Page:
Parker County educational advocate and lawyer Roy Joe Grogan died early Monday morning at 93 years old.

Grogan served previously as a trustee on the Weatherford College board and was instrumental in leading the college’s move from its location on South Main Street to its current location. The move involved selling the old campus, holding a successful bond election and taking criticism from those unsure of the move.

“We had support from a lot of people,” Grogan said in a 2017 interview with WC for The Hilltop magazine. “Some people didn’t particularly want us to go out there, but others saw it in much the same way we did and supported us and the process. It turned out great. We were very proud of that and still are.”

Today, the historic plaza on the WC campus is named for Grogan and his wife Jeanne.

“We might not even be on the campus that we exist on today if it wasn’t for Roy Grogan,” WC Institutional Advancement Vice President Brent Baker said. “He was one of those visionaries that saw a bigger future for the college, and even though it was a controversial move at the time, he led that board and the college to move to where it is today, and I can’t imagine what the future of the college would’ve been if they hadn’t made that decision in the mid-1960s.”

Grogan’s family has lived in Parker County since they traveled here in a covered wagon back in 1861. Grogan himself grew up during the Great Depression and saw his father transition through multiple jobs.

“We were all poor, but we didn’t know it and everyone was happy,” Grogan said in The Hilltop article.

Grogan graduated from Weatherford High School in 1943, and after taking some college classes at WC and what is now the University of Texas at Arlington, he enlisted in the military and served during World War II.

Grogan completed his associate’s degree at WC and then studied law at Duke University. Grogan then took a job in California with the FBI’s Communist Squad to locate and talk with small, splinter groups of communists. Grogan eventually returned to Weatherford and opened his law practice with fellow lawyer and FBI employee Jack Borden.

In his lifetime, Grogan was elected Parker County district attorney and Weatherford City Council member. He also built the first shopping center in Weatherford on South Main Street in 1959 before moving on to other shopping centers, an apartment complex and more projects in Weatherford.

“Roy Joe Grogan was a giant of Weatherford,” Baker said. “He accomplished so much in his life and was a very generous man. So many organizations, so much of the fabric of our community benefited not only from his generosity but his vision.”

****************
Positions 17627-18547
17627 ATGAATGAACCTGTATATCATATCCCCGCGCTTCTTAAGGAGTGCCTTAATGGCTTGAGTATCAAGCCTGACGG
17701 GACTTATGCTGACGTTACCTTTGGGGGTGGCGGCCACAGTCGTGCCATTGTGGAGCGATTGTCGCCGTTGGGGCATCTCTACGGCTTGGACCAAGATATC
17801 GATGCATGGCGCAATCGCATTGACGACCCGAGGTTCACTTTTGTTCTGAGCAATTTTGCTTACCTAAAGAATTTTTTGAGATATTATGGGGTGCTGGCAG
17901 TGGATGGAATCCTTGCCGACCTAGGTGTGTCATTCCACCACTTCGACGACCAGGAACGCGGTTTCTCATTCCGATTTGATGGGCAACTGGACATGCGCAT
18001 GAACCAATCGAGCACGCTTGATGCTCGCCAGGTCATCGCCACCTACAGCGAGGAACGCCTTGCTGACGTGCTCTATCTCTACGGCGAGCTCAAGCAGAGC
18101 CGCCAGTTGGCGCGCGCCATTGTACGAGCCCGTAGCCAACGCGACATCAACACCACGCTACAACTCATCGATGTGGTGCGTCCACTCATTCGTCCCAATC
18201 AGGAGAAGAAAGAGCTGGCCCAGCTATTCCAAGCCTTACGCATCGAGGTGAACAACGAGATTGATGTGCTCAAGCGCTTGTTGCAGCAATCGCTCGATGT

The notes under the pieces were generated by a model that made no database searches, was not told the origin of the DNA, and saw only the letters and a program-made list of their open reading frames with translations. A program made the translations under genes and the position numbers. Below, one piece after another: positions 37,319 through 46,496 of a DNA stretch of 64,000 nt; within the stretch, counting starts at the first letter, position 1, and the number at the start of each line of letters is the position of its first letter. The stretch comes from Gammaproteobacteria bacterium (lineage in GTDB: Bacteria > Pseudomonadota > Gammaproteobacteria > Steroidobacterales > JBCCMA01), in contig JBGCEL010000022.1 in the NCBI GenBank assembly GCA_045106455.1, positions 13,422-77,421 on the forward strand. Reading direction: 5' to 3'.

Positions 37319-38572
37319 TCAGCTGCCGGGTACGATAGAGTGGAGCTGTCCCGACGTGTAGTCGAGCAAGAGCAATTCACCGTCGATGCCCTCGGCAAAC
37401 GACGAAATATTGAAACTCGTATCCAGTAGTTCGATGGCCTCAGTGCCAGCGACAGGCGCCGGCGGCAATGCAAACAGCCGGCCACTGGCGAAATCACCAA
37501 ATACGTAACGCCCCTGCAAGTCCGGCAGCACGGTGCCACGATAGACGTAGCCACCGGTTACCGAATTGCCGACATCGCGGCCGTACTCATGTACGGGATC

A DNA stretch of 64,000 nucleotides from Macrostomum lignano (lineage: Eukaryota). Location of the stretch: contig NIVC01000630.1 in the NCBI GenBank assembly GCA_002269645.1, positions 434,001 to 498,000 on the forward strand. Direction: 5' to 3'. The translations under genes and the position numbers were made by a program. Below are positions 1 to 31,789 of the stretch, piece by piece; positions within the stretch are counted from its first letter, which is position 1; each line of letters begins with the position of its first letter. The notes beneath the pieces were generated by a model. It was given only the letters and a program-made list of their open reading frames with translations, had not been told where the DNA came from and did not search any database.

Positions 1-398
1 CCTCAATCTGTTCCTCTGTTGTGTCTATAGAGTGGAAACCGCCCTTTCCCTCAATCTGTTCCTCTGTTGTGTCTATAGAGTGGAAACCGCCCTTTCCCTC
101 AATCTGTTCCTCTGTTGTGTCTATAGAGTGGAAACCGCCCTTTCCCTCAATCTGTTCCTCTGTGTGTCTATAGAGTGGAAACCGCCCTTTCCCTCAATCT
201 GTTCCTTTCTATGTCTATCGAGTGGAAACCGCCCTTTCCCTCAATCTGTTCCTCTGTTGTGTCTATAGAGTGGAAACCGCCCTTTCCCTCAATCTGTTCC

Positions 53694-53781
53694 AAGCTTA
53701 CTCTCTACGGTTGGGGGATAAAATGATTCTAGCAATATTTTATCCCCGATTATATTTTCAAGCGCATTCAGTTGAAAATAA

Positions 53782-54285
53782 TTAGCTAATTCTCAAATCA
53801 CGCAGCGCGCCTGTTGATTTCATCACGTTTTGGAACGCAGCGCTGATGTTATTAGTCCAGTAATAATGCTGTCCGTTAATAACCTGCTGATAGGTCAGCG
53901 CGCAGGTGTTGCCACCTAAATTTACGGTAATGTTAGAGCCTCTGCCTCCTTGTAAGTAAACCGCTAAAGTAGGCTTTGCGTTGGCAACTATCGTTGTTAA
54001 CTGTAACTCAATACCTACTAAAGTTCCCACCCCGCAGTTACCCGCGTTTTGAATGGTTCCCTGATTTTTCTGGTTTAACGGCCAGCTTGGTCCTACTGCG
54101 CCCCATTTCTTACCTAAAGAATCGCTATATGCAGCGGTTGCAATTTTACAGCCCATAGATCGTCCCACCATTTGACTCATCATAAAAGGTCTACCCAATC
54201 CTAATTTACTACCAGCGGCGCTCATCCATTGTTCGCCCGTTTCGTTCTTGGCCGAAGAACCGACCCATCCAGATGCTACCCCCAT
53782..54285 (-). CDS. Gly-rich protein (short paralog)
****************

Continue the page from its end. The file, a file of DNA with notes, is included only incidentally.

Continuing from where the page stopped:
Grogan was also a founding and honorary director for the Weatherford ISD Education Foundation. In working with WISD, he started the Project Opportunity Scholarship Foundation, which gives Weatherford High School graduates a chance to receive $5,000 to attend WC, in the early 1990s.

“Hundreds of students have been able to attend college because of Mr. Grogan’s generosity,” WISD Executive Director of Organizational Culture Charlotte LaGrone said.

Grogan and his family also donated more than $120,000 in scholarship funds to the WC Foundation over time, according to the 2017 article in The Hilltop.

LaGrone worked with Grogan on the scholarship foundation and called her working with him an honor. She said as a member of the WISD Education Foundation board of directors, Grogan always offered “sage advice.”

“Years ago, he told me to always do what I least wanted to do first each day,” LaGrone said. “Roy told me to, ‘Eat the frog. Get it done and out of the way’. He said that when you do that, the rest of your day will be great. He was right.”

Grogan’s daughter Jeaneane Grogan Milton described her father as a kind man who set an example of “how to live a life that has meaning to those around us.” Grogan Milton recalled the lessons her father taught her.

“How to be charitable quietly. How to love and share joy with each other on a daily basis. That gratitude is everything. Treat people with kindness, no matter what. That respect is earned, never given lightly. Discipline is sometimes hard but is always required. You have to learn that the world is not always black and white … there is sometimes gray if you pay attention,” Grogan Milton said. “The joy I saw on his face at every Project Opportunity luncheon when they awarded scholarships. But I would say, above all, that family is everything.”

In 2006, Grogan was honored by WISD as a distinguished alumnus for his successful career and positive community contributions, LaGrone said. 

Baker hopes that Grogan’s legacy can be honored by the public once the coronavirus situation ends.

“This town needs to be able to gather and celebrate Roy Grogan at some point,” Baker said.

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